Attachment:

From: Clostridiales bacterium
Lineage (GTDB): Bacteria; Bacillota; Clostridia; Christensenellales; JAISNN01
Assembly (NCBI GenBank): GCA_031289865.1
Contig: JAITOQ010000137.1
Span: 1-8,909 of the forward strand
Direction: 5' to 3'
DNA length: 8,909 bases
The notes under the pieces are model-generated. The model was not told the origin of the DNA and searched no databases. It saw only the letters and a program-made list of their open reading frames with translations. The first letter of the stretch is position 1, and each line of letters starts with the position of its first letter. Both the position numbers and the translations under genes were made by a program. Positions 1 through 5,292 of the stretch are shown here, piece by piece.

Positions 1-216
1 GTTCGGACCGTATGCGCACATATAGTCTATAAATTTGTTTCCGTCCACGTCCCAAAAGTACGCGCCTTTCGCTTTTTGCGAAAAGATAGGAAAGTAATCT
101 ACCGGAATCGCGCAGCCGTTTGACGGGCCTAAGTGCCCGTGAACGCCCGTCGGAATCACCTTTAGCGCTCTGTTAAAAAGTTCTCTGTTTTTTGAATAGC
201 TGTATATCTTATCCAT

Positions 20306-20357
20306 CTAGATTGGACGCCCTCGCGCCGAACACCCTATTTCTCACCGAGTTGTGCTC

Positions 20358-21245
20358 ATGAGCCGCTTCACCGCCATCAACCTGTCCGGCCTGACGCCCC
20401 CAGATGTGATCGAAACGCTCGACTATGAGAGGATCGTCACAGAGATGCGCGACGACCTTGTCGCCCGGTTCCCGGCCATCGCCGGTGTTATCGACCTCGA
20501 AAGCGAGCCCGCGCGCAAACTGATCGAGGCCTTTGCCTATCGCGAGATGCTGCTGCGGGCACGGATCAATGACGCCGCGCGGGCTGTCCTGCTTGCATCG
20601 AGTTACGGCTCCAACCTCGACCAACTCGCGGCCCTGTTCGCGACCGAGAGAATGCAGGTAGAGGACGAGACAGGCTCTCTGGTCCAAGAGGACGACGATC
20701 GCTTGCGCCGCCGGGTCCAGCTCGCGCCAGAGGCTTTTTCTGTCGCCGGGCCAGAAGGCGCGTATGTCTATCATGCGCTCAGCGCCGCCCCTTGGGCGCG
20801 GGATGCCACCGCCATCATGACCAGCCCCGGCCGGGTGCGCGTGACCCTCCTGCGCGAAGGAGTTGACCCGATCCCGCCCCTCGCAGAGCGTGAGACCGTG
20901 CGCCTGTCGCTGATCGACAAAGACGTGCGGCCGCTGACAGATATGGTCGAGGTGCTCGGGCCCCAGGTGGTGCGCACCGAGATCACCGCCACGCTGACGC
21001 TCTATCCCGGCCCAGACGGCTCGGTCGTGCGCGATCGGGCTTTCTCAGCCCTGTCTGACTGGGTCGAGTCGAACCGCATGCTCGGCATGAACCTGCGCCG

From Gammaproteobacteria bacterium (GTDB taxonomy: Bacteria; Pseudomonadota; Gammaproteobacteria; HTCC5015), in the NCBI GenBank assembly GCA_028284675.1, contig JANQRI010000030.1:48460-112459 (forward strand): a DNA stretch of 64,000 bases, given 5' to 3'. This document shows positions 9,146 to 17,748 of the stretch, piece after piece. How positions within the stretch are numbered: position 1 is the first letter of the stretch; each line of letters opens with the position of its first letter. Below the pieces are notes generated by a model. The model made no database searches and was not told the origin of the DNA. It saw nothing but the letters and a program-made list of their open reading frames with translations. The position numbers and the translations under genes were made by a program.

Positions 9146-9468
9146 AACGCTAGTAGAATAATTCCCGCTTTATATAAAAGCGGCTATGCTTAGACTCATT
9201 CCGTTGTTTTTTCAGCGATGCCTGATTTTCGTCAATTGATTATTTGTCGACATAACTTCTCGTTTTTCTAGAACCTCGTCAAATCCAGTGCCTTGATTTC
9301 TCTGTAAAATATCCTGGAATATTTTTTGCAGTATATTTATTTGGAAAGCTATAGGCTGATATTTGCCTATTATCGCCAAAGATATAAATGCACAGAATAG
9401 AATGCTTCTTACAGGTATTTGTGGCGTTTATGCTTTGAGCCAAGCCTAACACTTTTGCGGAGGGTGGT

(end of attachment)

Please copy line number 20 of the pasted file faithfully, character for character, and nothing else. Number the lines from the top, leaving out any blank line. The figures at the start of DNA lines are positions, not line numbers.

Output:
20701 GCTTGCGCCGCCGGGTCCAGCTCGCGCCAGAGGCTTTTTCTGTCGCCGGGCCAGAAGGCGCGTATGTCTATCATGCGCTCAGCGCCGCCCCTTGGGCGCG